Palliative Surgery for Advanced Fungating Skin Cancers

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Masaki Fujioka, MD, PhD; Aya Yakabe, MD
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Abstract: Advanced skin cancers sometimes develop complex wounds with associated pain, infection, malodor, massive discharge, and bleeding, which distresses patients and decreases his or her quality of life (QoL). The following cases presented large fungating skin ulcers that were treated with palliative abrasion along with wound resurfacing using free skin grafting. Palliative surgery allowed the patients to lead a more comfortable daily life at home with family. Simple palliative surgery can improve the QoL of terminal patients by reducing wound secretion, odors, and the risk of infection, and consequently, can improve nutritional status and their overall health condition.

  Approximately 5%–10% of patients with breast cancer and advanced skin cancer will develop a fungating wound.1 If the cancer is in an advanced stage, curative treatment such as radical abrasion is often not preferred, but a range of palliative radiotherapy and drug therapy may be attempted.2 In these cases, a chronic complex wound that is typically infected, malodorous, and has massive discharge and bleeding, must be treated with local wound management techniques. The goal of treatment should be to optimize QoL in these terminal patients, but fungating wounds sometimes cause a patient distress and prevent him or her from living at home.3

  Two cases of large fungating ulcers resulting from breast cancer and malignant melanoma, which were treated with palliative resection and free skin grafting, are presented. The outcome, in terms of improving each patient’s QoL, was successful in both cases.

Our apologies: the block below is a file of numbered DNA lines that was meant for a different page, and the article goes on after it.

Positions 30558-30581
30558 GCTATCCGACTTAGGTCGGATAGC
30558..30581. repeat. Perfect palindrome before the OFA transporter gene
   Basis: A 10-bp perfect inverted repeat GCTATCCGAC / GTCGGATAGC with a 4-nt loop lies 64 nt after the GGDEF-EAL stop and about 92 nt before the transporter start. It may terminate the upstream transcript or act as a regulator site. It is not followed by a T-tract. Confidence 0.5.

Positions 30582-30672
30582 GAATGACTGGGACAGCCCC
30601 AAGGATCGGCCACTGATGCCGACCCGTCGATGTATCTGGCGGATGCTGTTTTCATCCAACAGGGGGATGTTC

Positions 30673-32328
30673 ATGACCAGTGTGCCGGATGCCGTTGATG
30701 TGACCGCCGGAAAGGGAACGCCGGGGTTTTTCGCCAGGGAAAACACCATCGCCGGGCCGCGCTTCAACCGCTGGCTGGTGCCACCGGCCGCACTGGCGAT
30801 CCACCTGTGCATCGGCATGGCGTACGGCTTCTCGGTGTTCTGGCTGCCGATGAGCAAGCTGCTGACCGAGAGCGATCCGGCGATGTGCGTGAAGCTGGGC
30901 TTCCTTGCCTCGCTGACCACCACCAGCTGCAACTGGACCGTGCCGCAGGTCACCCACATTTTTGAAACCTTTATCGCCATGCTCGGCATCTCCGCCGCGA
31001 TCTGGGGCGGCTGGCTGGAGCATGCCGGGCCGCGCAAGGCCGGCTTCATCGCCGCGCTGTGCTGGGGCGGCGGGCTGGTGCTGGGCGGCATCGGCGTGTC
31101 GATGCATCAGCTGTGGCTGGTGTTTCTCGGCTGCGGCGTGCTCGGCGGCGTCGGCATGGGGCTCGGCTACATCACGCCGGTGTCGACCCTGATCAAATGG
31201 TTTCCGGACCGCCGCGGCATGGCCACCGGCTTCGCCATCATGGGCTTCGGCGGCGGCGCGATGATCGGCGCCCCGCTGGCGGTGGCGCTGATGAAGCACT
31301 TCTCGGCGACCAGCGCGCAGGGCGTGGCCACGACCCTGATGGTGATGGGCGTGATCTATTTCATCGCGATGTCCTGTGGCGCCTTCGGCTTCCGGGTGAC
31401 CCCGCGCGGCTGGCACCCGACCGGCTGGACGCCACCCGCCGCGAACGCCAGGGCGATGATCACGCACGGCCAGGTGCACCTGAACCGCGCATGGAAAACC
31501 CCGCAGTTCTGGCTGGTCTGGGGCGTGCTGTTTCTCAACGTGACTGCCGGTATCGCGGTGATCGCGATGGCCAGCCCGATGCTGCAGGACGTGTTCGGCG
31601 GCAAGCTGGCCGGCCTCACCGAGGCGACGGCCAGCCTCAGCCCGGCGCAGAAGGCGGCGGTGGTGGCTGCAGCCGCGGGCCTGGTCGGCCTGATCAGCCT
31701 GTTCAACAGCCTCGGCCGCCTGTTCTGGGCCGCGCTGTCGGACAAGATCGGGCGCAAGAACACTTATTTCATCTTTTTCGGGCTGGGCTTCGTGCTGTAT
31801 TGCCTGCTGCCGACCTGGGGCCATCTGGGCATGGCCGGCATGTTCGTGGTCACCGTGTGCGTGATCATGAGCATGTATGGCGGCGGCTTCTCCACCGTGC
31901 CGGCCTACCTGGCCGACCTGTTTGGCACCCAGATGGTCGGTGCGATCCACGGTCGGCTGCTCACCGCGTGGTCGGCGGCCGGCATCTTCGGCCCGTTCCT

Case Reports

  Case 1: A 75-year-old woman had been examined at the Department of Surgery (Nagasaki Medical Center) complaining of a lump located on the right breast. Two tumors were identified: one measuring 10 cm × 9.5 cm at the right axilla and another measuring 7 cm × 6.5 cm in the right breast, both of which were hard, round, and protuberant. Histological analysis of a biopsy indicated nipple duct carcinoma. A surgeon evaluated the patient and recommended regular follow-up and treatment with cytotoxic and endocrine agents because the breast cancer was at an advanced stage. The tumors rapidly enlarged and developed a fungating wound over a 6-month period. The patient consulted the authors to manage the complex wound.

  Upon examination the 23-cm x 21-cm hard tumor of the right breast had developed into a fungating wound with infection, had an unpleasant odor, and showed massive discharge and bleeding. Another 13-cm x 1-cm, hard, red, round, protuberant tumor with a firm underlying subcutaneous layer was revealed at the right axilla (Figure 1A). Computed tomography (CT) showed that the latter mass had invaded the pectoralis major muscle and periosteum of the ribs, but distant metastasis, including lung neoplasm, were not recognized at this time (Figure 1B). Analgesics and sedatives allowed the patient to walk and move, but the unpleasant odor, massive drainage, and local bleeding, which caused severe cachexia, malnutrition, and anemia prevented the patient from living at home.

  Considering the nature and prognosis of the patient, surgery consisted of palliative amputation of the breast tumor along with wound resurfacing using free skin grafting, which was deemed to be the least invasive procedure to alleviate the problems.

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